This remake of Jane Eyre is one that will satisfy both those who are new to the story and those who have encountered it before, with a reworked layout that sees us starting somewhere in the middle. We meet Jane as she flees to the moors, collapses, and is taken in by St John Rivers, and then learn the details of her life through flashback. It is an effective way to breathe new life into the adaptation, which follows the story in all other ways exactly as it was written: the young Jane Eyre is sent to a boarding school and learns the necessary skills to be a governess, then finds employ with the enigmatic and somewhat cruel Mr Rochester.
The film is well done. The interesting effects caused by the use of candlelight and other natural sources give it a very authentic feel, and the casting is incredibly good. Mia Wasikowska is undeniably plain here, though she exudes a beauty that seems more than skin deep – exactly as we would expect from Jane Eyre herself, who, though despite her small stature and unimpressive looks, manages to win over the worldly Rochester. She is just as a reader might imagine her, and while Fassbender might seem a little too traditionally good looking and perhaps not sturdy enough, he too fits his role well. The snapped remarks and uncaring insults he throws about him are just as they should be – the build up of his affection for her is also well done, as the audience is all too aware that he does not refer to Miss Ingram when he speaks of love at all.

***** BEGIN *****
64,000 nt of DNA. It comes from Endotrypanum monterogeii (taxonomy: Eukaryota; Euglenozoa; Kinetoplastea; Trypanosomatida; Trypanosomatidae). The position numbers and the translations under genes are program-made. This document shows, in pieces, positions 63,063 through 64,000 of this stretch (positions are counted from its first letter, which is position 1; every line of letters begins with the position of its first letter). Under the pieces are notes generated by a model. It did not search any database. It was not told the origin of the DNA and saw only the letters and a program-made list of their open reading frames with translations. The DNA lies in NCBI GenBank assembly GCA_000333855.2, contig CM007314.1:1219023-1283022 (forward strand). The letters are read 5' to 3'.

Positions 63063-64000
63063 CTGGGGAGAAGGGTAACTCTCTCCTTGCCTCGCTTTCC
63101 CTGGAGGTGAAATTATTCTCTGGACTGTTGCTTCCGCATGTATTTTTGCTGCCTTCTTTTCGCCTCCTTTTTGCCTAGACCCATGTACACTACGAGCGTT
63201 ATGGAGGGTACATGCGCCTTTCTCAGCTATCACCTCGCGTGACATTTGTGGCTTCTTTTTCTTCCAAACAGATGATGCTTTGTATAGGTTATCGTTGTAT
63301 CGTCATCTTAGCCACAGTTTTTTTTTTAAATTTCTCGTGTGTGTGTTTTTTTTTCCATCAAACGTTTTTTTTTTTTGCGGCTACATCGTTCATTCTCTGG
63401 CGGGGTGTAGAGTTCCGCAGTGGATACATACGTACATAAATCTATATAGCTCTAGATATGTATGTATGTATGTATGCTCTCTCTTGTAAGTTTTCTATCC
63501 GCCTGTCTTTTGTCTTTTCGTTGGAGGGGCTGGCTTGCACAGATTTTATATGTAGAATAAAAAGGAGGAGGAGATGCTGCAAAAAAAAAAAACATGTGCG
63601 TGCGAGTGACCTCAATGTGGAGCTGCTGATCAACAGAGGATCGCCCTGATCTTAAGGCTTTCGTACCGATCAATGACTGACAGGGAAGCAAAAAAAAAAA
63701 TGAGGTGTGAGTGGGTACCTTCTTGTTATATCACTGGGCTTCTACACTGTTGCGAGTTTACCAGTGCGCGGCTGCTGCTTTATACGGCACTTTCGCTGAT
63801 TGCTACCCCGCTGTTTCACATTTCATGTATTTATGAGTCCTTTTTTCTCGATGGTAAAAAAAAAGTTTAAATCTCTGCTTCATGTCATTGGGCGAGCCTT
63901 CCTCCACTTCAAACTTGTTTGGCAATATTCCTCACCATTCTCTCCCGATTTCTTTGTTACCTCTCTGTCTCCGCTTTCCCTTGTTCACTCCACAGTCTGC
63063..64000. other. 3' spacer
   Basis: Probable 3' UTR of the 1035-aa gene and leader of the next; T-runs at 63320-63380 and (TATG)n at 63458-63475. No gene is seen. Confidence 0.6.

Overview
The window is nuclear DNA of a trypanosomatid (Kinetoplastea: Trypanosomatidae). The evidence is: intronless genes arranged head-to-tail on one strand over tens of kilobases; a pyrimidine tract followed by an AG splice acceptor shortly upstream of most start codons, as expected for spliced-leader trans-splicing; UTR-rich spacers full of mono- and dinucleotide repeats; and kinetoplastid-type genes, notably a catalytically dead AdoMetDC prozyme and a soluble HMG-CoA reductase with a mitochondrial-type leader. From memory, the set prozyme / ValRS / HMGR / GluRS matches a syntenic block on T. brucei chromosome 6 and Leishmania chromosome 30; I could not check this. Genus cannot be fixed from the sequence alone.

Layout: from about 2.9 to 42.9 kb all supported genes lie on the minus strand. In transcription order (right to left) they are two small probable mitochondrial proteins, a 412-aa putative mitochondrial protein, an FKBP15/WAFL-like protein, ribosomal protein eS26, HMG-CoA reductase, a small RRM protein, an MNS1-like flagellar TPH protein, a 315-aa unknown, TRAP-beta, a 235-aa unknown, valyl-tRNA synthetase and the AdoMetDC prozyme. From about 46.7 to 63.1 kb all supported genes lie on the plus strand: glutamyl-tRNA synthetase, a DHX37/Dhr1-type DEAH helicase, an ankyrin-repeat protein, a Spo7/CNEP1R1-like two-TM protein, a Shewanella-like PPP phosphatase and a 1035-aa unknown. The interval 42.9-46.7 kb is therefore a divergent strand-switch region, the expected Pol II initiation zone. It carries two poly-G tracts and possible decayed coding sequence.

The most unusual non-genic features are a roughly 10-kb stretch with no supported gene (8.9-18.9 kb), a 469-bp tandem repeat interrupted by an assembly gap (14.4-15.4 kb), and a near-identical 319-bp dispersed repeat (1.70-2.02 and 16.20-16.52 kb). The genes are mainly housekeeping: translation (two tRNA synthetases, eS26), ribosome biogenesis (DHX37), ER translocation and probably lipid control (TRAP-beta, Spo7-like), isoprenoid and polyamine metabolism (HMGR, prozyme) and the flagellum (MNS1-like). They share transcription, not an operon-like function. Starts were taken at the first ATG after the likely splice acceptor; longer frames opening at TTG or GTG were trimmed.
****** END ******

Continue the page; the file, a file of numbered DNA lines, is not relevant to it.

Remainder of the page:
Personally I am disappointed with the ending of Jane Eyre, as it changes certain elements from the book that seem quite crucial; however, it is difficult to find an adaptation that does not shy away from the full force of the conclusion, so this perhaps is not something it should be judged on.